And the story suggests that some people will chafe at the idea that Disney is giving its imprimatur to some foods,moving into an area in which it may not belong.

    Still, the Times writes, if history repeats itself the Disney moves will create waves of change. "In 2006, Disney said it would sharply curtail the use of its name and characters with foods high in sugar, salt and fat. Mickey Mouse stopped appearing on boxes of Pop-Tarts, and Buzz Lightyear and his 'Toy Story' pals disappeared from McDonald’s Happy Meals. Within months, Nickelodeon and Discovery Kids announced similar restrictions; the 2007 effort by food companies to reel in advertising was also linked to Disney’s lead." Today's announcement will almost certainly ratchet up pressure on the likes of Nickelodeon and Cartoon Network to raise their standards as well.
    KC's View:
    When I saw the thing about CSPI, I first thought of the scene from Moneyball, where Billy Beane abruptly ends a conversation and tells Peter Brand, "When you get the answer you're looking for, hang up the phone."

    When the folks at CSPI got the news about what Disney is doing, it seems to me that it would have been nice to be a little gracious. You want to push Disney farther, do it ... but have the decency to allow the company to make a significant move and enjoy the moment without whining about how it isn't far enough.

    This is a lot more important, in its own way, than NYC deciding to ban jumbo sugary drinks. I think the implications could be broader, and Disney's economic clout will be such that a lot of companies will go along and find ways to adapt. (As opposed to suing NYC over the ban, which is likely to happen.)

    This isn't an altruistic move. I'm sure Disney believes that in the long run, this is a smart business move. (After all, if the childhood obesity problem gets any worse, they're going to have to widen all the seats on its rides, which is gonna cost a lot more money down the road...)

    Published on: June 5, 2012

    The New York Times reports that when the votes were tallied after last Friday's board of directors election at Walmart's annual shareholders meeting, the "no" votes on four people - CEO Mike Duke, former CEO Lee Scott, chairman S. Robson Walton, and Christopher Williams, chairman of the audit committee - "exceeded 12 percent, the largest opposition any of them has encountered in an annual shareholder vote.

    "The tally against Mr. Duke, moreover, set a record for opposition to a Wal-Mart chief executive, according to Securities and Exchange Commission’s filings since 1995, the first available electronic filings on the topic from Wal-Mart."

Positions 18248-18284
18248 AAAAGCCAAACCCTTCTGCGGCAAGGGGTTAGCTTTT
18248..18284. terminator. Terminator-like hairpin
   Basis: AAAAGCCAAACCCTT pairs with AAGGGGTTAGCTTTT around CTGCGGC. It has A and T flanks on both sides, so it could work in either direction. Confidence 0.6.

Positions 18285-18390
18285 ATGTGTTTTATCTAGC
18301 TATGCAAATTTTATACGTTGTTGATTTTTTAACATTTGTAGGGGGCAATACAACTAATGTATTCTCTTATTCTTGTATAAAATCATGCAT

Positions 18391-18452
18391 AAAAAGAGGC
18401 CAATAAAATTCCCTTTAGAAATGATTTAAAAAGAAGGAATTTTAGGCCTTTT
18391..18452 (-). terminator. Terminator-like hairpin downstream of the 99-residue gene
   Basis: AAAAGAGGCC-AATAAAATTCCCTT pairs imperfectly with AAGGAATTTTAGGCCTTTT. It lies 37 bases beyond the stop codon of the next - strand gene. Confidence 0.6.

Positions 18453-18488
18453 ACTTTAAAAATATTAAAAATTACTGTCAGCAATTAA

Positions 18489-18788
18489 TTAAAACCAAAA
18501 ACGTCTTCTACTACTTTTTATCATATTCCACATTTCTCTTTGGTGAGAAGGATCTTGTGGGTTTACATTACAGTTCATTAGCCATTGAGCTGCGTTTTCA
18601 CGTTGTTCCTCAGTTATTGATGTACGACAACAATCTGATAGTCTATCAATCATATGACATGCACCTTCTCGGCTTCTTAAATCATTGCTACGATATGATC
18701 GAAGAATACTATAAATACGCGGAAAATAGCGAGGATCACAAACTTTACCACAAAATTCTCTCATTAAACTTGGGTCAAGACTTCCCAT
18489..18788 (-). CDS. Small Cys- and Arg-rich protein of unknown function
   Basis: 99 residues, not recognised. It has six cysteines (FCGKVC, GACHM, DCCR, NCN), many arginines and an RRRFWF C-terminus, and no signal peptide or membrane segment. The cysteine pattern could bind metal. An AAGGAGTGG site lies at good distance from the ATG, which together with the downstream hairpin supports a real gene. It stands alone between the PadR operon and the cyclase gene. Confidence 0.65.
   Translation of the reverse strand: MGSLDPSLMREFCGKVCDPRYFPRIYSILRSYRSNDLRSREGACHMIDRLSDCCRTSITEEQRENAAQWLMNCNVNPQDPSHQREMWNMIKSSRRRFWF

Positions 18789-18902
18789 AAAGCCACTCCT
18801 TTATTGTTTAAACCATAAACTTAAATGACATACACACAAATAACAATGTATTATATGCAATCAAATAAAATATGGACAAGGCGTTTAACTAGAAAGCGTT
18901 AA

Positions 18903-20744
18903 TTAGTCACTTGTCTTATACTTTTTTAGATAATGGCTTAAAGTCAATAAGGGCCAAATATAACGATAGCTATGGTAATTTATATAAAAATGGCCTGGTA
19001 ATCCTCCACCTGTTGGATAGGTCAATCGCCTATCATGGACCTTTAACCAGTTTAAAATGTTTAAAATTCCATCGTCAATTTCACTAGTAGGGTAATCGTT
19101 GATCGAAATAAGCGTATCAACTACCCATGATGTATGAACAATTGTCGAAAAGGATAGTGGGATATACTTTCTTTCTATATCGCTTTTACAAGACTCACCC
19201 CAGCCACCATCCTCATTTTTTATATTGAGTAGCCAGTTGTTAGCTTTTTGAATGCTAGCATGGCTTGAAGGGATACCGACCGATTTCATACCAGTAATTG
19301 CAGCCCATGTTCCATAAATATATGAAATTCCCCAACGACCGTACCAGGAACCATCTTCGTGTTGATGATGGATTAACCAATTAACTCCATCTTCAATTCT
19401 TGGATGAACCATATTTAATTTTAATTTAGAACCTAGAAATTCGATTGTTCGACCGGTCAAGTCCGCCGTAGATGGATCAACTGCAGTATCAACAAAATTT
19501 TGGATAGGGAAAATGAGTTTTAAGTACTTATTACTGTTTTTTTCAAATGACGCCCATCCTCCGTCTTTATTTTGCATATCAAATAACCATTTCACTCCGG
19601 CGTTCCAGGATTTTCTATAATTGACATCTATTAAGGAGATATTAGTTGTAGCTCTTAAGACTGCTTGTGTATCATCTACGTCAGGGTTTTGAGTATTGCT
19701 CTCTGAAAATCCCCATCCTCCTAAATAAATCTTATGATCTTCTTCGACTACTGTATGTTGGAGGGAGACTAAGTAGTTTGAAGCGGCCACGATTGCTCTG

Because the Walton family controls almost 50 percent of the company's shares, and when combined with executives and board members actually owns a majority of the company, the numbers mean that roughly one-third of outside investors voted against the company’s chairman, chief executive and two board members - a percentage that experts call "very significant."

    The vote follows recent revelations that Walmart's Mexico division may have engaged in systematic and systemic bribery as a way of growing its business there, and then when presented with evidence in the case, Walmart's top execs - including Duke and Scott - may have covered it up.
    KC's View:
    Better to light a candle than curse the darkness.

    Sure, tossing out the current board was never going to happen. But maybe some of the outside investors have actually gotten the attention of Walmart's controlling interests. Maybe they'll realize in Bentonville that cover-ups are almost never the answer. And maybe they'll start walking the integrity walk as opposed to just talking the talk...

    Published on: June 5, 2012

    The San Francisco Business Journal reports that Starbucks will spend $100 million to acquire San Francisco-based bakery La Boulange as part of its broader goal of upgrading its food offerings. La Boulange products will begin replacing current Starbucks based goods early next year.

    As part of the deal Starbucks will hire the bakery's founder, Pascal Rigo. Reuters reports that Starbucks "plans to expand La Boulange from 19 cafes into a national chain. The bakery will continue to supply its existing restaurant, hotel and specialty grocery store customers."